As a disciple of Christ, I will lay down my relationships, my reputation, and everything I have in order to stand up for my LGBT brothers and sisters.

Being a straight married woman, it would be easy to sit idle in my life of privilege and ignore the pain of my LGBT brothers and sisters who pay a terrible price for their sexual identity. As Mormons, we force our LGBT brothers and sisters to choose between a life of celibacy and a life devoid of the saving ordinances of the Gospel and church fellowship. Mormons who follow the counsel of Elder Nelson will privilege the comfort and status of straight, married Mormons over the LITERAL SALVATION of our LGBT brothers and sisters.

As a disciple of Christ, I will lay down my privilege as a married woman and fight for the salvation of my LGBT brothers and sisters.

Fueling the Fire

Elder Nelson’s talk is the fuel Mormons need to punch and kick at those of us who fight for marriage equality. It ratchets up the rhetoric used to marginalize us and shut us out. It gives people the directive to judge us and place us in categories of righteousness.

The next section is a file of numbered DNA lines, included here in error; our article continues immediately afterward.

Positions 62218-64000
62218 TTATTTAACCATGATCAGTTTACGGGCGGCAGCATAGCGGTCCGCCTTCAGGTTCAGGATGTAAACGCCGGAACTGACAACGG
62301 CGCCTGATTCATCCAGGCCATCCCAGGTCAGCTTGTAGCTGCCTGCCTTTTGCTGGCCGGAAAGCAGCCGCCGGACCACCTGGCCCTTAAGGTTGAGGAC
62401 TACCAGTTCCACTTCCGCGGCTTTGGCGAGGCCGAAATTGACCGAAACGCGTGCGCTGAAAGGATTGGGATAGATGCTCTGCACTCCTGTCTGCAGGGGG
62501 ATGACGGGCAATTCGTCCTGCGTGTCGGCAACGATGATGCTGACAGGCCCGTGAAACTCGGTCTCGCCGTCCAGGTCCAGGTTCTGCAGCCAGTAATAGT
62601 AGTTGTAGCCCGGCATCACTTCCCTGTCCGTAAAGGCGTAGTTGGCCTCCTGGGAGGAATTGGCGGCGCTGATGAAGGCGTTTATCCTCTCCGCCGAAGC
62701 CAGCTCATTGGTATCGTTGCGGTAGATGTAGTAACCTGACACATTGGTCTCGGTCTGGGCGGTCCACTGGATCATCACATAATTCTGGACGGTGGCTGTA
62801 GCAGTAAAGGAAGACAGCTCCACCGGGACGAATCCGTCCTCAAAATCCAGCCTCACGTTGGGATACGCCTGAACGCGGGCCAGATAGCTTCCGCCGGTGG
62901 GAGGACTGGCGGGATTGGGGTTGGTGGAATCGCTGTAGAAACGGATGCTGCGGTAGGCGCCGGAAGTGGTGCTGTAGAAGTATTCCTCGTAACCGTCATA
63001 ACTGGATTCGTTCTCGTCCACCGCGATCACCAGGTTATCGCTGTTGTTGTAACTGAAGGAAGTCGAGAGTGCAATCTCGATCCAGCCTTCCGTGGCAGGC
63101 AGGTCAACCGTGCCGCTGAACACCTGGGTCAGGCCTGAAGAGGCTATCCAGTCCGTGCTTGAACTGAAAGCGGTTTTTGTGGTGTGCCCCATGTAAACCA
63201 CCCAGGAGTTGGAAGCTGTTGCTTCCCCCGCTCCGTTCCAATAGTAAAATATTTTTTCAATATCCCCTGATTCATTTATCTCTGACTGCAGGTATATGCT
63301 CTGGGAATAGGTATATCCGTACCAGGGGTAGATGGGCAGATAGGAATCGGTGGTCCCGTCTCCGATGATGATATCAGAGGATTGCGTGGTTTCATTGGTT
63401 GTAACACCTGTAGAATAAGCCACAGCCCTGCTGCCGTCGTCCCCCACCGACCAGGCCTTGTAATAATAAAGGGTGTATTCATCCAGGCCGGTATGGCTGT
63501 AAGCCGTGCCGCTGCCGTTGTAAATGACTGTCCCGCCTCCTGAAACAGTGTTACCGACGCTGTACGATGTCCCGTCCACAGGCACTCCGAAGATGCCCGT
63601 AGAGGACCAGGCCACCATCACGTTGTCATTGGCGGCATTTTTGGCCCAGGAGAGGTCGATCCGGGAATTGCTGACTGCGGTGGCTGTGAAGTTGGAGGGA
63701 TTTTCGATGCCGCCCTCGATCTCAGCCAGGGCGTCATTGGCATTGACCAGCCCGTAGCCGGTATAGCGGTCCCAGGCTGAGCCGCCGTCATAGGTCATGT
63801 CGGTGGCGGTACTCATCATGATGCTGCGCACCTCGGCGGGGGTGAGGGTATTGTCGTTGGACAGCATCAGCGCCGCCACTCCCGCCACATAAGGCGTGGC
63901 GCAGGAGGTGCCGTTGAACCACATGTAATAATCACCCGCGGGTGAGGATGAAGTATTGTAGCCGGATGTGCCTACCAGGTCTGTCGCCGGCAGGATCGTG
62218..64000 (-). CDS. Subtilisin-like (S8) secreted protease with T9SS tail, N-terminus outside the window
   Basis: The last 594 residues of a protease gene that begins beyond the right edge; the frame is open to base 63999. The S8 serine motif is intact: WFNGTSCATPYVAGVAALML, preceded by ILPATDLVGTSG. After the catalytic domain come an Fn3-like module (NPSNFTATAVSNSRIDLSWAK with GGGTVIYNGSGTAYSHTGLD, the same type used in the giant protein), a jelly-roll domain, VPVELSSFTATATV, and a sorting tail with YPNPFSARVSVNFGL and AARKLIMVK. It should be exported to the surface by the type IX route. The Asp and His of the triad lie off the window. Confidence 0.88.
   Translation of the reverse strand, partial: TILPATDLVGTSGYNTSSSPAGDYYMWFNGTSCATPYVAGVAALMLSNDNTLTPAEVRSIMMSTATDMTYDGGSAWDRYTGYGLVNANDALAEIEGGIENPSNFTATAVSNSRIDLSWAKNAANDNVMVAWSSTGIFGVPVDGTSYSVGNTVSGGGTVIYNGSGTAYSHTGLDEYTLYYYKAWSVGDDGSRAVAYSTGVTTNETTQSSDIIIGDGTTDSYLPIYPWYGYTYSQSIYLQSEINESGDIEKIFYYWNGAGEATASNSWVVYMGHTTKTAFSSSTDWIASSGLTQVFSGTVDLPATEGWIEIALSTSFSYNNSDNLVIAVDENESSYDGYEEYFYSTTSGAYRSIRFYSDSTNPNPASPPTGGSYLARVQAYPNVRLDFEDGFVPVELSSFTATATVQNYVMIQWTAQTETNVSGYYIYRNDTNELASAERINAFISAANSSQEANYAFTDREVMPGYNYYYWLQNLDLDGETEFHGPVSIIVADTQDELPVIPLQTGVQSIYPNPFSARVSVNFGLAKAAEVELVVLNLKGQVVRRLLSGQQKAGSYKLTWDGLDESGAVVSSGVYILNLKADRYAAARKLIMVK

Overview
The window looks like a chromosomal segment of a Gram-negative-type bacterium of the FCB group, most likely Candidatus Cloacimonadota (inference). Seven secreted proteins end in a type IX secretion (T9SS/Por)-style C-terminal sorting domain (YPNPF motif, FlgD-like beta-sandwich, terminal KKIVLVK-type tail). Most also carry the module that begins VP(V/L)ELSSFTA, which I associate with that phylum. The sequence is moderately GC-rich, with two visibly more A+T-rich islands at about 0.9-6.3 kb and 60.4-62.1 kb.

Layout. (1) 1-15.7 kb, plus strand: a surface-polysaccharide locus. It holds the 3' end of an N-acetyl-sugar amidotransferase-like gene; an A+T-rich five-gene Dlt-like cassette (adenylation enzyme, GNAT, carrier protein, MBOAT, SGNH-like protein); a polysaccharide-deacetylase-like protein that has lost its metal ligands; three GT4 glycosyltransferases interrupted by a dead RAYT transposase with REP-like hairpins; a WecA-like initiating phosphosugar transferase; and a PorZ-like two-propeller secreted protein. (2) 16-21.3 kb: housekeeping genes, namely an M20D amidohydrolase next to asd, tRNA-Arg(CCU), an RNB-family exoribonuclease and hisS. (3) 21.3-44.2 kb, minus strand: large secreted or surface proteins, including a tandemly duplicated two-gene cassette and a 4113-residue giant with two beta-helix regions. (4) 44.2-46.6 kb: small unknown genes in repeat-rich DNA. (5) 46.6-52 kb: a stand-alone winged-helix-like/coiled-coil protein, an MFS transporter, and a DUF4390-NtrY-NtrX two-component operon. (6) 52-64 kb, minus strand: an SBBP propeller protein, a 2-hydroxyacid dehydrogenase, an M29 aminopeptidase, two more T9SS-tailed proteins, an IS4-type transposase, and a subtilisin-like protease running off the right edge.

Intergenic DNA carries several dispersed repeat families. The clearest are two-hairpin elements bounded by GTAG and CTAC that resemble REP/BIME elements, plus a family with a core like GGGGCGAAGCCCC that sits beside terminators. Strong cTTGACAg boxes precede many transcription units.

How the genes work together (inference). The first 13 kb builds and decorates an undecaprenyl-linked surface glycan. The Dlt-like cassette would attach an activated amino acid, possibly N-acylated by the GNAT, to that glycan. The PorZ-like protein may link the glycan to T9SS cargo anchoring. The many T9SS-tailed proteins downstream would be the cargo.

Elder Nelson’s talk sends the message to me and to people like me that there is no room for us in the church. His talk sends the message to gays and lesbians that there is no place for you in this church. And his talk rallies the troops who agree with him and arms them with the words and weapons to push us out and wound us over and over again until we turn our backs and walk away to find Jesus elsewhere.

Elder Nelson included this scripture in his talk, “Blessed are all they who are persecuted for my name’s sake, for theirs is the kingdom of heaven.” It’s a sentiment in which I find peace, but I was unprepared to think of someone who I believe to be an Apostle of Jesus Christ as one who not only does the persecuting, but weaponizes those who would take up his cause in destroying those of us who walk a different path as disciples of Christ.